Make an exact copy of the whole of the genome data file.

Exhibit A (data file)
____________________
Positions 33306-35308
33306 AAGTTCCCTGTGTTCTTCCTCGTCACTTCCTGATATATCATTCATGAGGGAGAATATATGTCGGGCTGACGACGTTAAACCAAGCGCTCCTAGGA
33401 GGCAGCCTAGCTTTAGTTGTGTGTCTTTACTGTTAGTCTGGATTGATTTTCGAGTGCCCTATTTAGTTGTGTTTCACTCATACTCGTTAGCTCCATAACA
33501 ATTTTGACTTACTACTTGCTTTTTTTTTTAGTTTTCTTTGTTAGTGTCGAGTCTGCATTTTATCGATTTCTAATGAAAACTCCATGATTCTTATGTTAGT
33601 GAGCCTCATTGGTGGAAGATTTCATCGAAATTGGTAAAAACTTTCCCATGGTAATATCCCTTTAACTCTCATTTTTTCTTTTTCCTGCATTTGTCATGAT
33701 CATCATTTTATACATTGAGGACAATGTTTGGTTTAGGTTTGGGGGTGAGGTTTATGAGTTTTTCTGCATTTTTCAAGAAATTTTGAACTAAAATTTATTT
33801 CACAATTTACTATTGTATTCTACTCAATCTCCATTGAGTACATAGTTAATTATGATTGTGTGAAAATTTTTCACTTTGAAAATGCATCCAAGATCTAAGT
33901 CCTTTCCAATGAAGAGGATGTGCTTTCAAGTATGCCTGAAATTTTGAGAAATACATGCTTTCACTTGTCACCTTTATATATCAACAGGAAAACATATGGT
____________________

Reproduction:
Positions 33306-35308
33306 AAGTTCCCTGTGTTCTTCCTCGTCACTTCCTGATATATCATTCATGAGGGAGAATATATGTCGGGCTGACGACGTTAAACCAAGCGCTCCTAGGA
33401 GGCAGCCTAGCTTTAGTTGTGTGTCTTTACTGTTAGTCTGGATTGATTTTCGAGTGCCCTATTTAGTTGTGTTTCACTCATACTCGTTAGCTCCATAACA
33501 ATTTTGACTTACTACTTGCTTTTTTTTTTAGTTTTCTTTGTTAGTGTCGAGTCTGCATTTTATCGATTTCTAATGAAAACTCCATGATTCTTATGTTAGT
33601 GAGCCTCATTGGTGGAAGATTTCATCGAAATTGGTAAAAACTTTCCCATGGTAATATCCCTTTAACTCTCATTTTTTCTTTTTCCTGCATTTGTCATGAT
33701 CATCATTTTATACATTGAGGACAATGTTTGGTTTAGGTTTGGGGGTGAGGTTTATGAGTTTTTCTGCATTTTTCAAGAAATTTTGAACTAAAATTTATTT
33801 CACAATTTACTATTGTATTCTACTCAATCTCCATTGAGTACATAGTTAATTATGATTGTGTGAAAATTTTTCACTTTGAAAATGCATCCAAGATCTAAGT
33901 CCTTTCCAATGAAGAGGATGTGCTTTCAAGTATGCCTGAAATTTTGAGAAATACATGCTTTCACTTGTCACCTTTATATATCAACAGGAAAACATATGGT